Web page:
We cannot verify your location
Browse Book and Journal Content on Project MUSE

Whitman Noir

Black America and the Good Gray Poet

Ivy Wilson

Publication Year: 2014

Walt Whitman’s now-famous maxim about “containing the multitudes” has often been understood as a metaphor for the democratizing impulses of the young American nation. But did these impulses extend across the color line? Early in his career, especially in the manuscripts leading up to the first edition of Leaves of Grass, the poet espoused a rather progressive outlook on race relations within the United States. However, as time passed, he steered away from issues of race and blackness altogether. These changing depictions and representations of African Americans in the poetic space of Leaves of Grass and Whitman’s other writings complicate his attempts to fully contain all of America’s subject-citizens within the national imaginary. As alluring as “containing the multitudes” might prove to be, African American poets and writers have been equally vexed by and attracted to Whitman’s acknowledgment of the promise and contradictions of the United States and their place within it.

Whitman Noir: Black America and the Good Gray Poet explores the meaning of blacks and blackness in Whitman’s imagination and, equally significant, also illuminates the aura of Whitman in African American letters from Langston Hughes to June Jordan, Margaret Walker to Yusef Komunyakaa. The essays, which feature academic scholars and poets alike, address questions of literary history, the textual interplay between author and narrator, and race and poetic influence. The volume as a whole reveals the mutual engagement with a matrix of shared ideas, contradictions, and languages to expose how Whitman influenced African American literary production as well as how African American Studies brings to bear new questions and concerns for evaluating Whitman.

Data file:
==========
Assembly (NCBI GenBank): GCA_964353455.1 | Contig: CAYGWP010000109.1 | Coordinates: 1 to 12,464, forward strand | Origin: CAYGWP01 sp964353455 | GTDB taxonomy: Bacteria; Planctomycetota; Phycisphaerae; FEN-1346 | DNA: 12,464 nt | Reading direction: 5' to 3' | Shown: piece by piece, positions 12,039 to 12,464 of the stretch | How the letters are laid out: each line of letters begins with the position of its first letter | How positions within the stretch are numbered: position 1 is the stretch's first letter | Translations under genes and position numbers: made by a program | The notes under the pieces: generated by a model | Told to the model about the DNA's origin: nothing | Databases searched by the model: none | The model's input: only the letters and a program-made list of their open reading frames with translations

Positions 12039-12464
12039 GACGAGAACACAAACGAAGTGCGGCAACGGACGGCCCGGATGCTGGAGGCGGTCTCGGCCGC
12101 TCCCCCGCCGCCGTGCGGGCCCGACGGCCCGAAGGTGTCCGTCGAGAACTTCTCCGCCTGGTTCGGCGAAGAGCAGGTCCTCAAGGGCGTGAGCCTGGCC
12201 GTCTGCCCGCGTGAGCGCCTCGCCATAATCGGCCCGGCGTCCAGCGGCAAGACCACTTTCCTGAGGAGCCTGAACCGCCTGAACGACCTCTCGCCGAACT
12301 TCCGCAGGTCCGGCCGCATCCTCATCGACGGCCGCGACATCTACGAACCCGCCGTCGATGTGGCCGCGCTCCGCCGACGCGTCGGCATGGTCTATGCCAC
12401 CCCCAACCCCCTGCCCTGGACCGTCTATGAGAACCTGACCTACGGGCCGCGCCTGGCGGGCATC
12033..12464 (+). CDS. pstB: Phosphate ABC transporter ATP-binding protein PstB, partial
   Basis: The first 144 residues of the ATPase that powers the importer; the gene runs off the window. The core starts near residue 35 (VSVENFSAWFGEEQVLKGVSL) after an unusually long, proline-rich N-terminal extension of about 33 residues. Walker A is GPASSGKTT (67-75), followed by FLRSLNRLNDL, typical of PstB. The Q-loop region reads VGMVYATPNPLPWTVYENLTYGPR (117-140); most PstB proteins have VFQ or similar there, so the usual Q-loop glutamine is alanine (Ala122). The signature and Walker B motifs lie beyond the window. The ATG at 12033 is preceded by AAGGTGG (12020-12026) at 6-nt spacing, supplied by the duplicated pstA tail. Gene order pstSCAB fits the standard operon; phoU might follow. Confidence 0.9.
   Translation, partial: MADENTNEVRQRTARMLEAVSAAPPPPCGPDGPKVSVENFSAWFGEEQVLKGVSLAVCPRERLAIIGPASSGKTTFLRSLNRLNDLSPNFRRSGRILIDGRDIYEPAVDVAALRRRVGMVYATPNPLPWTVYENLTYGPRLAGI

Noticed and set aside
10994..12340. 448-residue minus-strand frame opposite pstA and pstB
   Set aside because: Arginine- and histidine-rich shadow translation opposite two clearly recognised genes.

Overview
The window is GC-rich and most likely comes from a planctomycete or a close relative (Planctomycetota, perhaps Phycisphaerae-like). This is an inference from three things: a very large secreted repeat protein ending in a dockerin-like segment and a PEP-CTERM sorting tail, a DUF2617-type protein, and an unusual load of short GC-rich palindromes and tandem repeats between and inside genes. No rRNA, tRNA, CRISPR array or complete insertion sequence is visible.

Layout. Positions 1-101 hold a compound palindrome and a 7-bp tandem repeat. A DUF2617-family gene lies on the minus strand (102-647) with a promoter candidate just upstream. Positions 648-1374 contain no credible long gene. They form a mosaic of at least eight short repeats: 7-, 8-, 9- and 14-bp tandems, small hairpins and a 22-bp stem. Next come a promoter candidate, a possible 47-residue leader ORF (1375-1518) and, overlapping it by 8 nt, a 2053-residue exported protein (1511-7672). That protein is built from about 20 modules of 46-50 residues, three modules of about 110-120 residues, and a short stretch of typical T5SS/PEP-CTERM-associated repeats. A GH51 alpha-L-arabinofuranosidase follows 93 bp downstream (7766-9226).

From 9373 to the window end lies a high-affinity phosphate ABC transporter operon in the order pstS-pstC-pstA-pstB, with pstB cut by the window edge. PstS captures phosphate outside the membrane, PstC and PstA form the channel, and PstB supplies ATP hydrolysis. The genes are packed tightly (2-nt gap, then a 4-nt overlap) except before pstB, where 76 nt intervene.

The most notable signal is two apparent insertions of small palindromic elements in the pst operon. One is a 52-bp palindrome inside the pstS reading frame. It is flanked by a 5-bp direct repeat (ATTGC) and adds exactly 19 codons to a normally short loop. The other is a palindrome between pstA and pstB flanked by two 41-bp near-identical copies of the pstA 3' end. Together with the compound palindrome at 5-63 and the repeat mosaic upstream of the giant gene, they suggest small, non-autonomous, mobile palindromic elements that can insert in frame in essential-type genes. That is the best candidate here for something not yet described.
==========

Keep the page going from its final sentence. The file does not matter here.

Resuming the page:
Published by: University of Iowa Press

Title Page, Copyright

pdf iconDownload PDF (68.7 KB)


pdf iconDownload PDF (39.5 KB)
pp. v-vi

read more

Looking with a Queer Smile: Walt Whitman’s Gaze and Black America - Ivy G. Wilson

Ivy G. Wilson

pdf iconDownload PDF (75.9 KB)
pp. vii-xx

In the summer of 1901 after they had returned to the South, James Weldon Johnson and his brother, Rosamond, hosted the most esteemed African American poet of the day—Paul Laurence Dunbar— in their hometown of Jacksonville, Florida. Dunbar had...

Part 1

read more

1. Erasing Race: The Lost Black Presence in Whitman’s Manuscripts - Ed Folsom

Ed Folsom

pdf iconDownload PDF (130.0 KB)
pp. 3-31

A spectral black presence both haunts and energizes Walt Whitman’s work. Black presences that once were there or should be there finally aren’t. So much of what we can now say about Whitman and race comes not from what he published but from what he didn’t—from what we might call his “discarded writings” instead...

read more

2. The “Creole” Episode: Slavery and Temperance in Franklin Evans - Amina Gautier

Amina Gautier

pdf iconDownload PDF (107.3 KB)
pp. 32-53

Midway through Walt Whitman’s temperance novel Franklin Evans, or The Inebriate (1842), the eponymous Franklin Evans finds himself traveling to Virginia on a journey that seemingly disrupts a narrative that has previously been mostly concerned with...

read more

3. Kindred Darkness: Whitman in New Orleans - Matt Sandler

Matt Sandler

pdf iconDownload PDF (131.4 KB)
pp. 54-81